Natural Civilization

Fourteen thousand years ago, Siberian and Mongolian people crossed the Bering land bridge into North America. Following the ice-free coastline, they eventually found the Andes mountains, the longest linear stretch of mountains in the world.  There, unaffected by Rome or Greece, or Moses, or Plato, or Aristotle, or by any of the rest of world history, they . . . naturally . . . became the Inca civilization, the largest, most sophisticated civilization of the New World.   One hundred thousand elites controlled 10 million peasants, unified by a religion of sun worship, ruled by an emperor who was “the king, the pope, and Jesus Christ all rolled into one.” All land was state owned, peasants were granted rights to till communal lands. Taxes were paid with labor, which created surpluses of food, tools, and weapons, which were stored along the Inca road network, and which were used for times of want, for war, and for patronage.  The few ruled the many.  Natural civilization.

In 1528, Francisco Pizarro found a Bronze Age society, 2,500 years back in time. The Incas did not have writing, or money, but they had deadly slingshots, and clubs, and vast armies. The Spaniards, though, had steel swords, armor, and horses, and like tank warfare against foot soldiers, 168 Spanish horsemen conquered 10 million Incan foot soldiers.

History has been the story of men killing other men, and so also in the New World.  The Incas had been fighting a gruesome civil war for many years, ever since their great Inca chief was killed by another old world weapon – small pox.  His sons fought to the death for the throne. Atahualpa had just conquered brother Huascar and executed his entire family, and was on his victory trip to Cuzco, to be crowned Sun King, when strange boats appeared off the coast. At Cajamarca, Atahualpa crossed Pizarro’s path. He promptly executed any of his men that showed any fear of the strange horse beasts.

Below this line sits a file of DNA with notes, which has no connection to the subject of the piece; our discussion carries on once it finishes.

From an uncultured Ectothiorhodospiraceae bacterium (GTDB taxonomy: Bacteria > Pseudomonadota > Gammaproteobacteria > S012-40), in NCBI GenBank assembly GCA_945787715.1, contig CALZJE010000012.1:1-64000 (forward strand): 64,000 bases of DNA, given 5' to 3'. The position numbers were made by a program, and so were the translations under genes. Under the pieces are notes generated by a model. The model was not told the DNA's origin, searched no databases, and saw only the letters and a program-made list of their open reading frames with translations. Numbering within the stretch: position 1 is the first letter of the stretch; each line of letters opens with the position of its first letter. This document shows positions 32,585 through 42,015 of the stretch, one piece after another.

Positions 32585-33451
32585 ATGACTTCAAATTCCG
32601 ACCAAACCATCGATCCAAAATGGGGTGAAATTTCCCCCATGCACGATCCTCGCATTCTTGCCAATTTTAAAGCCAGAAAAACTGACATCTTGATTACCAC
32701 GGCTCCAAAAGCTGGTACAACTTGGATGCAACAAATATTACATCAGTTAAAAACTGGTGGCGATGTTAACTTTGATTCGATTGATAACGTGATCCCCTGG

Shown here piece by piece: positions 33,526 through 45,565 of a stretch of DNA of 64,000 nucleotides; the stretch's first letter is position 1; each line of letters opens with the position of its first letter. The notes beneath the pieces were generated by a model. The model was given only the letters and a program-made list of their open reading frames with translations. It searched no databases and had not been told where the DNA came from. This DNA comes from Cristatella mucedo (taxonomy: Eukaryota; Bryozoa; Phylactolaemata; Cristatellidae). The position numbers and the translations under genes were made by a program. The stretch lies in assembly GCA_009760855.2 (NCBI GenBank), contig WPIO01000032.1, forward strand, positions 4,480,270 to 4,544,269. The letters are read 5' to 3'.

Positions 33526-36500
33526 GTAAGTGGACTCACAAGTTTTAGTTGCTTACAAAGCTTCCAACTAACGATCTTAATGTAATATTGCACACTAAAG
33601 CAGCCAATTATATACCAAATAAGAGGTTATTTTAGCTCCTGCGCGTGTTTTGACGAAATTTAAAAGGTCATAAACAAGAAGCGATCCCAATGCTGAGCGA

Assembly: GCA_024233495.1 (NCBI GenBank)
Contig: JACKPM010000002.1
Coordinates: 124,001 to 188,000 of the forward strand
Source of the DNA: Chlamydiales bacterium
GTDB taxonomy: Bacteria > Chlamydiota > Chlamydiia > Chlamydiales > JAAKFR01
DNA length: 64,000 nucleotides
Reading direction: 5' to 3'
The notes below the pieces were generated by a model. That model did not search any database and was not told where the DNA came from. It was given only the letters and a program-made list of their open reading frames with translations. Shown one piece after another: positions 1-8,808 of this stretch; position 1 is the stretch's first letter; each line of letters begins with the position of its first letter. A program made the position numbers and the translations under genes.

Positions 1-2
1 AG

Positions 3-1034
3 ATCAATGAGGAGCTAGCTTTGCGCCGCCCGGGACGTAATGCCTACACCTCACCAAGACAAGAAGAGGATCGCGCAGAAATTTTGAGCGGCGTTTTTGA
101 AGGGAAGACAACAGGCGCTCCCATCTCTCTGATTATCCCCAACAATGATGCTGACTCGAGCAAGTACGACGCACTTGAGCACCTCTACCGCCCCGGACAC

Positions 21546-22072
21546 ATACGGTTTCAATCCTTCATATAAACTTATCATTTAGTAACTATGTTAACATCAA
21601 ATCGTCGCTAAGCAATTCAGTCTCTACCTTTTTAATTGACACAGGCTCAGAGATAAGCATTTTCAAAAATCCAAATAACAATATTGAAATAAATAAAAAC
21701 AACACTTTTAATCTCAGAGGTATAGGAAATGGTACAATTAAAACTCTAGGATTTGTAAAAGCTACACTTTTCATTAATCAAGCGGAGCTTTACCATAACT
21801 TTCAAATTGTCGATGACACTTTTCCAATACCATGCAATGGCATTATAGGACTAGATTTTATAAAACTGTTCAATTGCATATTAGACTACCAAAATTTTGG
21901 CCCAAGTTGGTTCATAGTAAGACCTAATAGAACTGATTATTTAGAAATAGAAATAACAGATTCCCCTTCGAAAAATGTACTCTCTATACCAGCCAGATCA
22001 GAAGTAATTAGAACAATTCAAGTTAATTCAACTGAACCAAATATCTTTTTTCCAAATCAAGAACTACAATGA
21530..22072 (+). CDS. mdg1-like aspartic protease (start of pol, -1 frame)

The Incas, it seems, did not know the plight of Montezuma and the Aztecs. They were self-sufficient mountain people, not traders with the larger world. Pizarro had been with Cortes. He enticed Atahualpa into a courtyard, and in a bloody ambush, captured him.

For ransom, Atahualpa filled the Cajamarca courtyard with gold.  Pizarro executed him anyway.  His wife became Pizarro’s mistress, and bore him two sons.

To subdue a civilization, dethrone its religion.

The last Inca Emperor, Tupac Amaru, in Cuzco before his execution, tells his people that their religion has been false.

Lords, . . . Let it be known that I am a Christian, and they have baptized me and I wish to die under the law of God – and I have to die.  And that everything that my ancestors, the Incas, and I have told you up until now – that you should worship the sun god, Punchao, the shrines, idols, stones, rivers, mountains, and sacred things – is a lie and completely false.  When we used to tell you that we were entering [a temple] to speak to the sun, when we told you what it said and that it spoke – this was a lie.

The Last Days of the Incas,  Kim MacQuarrie, 2007.

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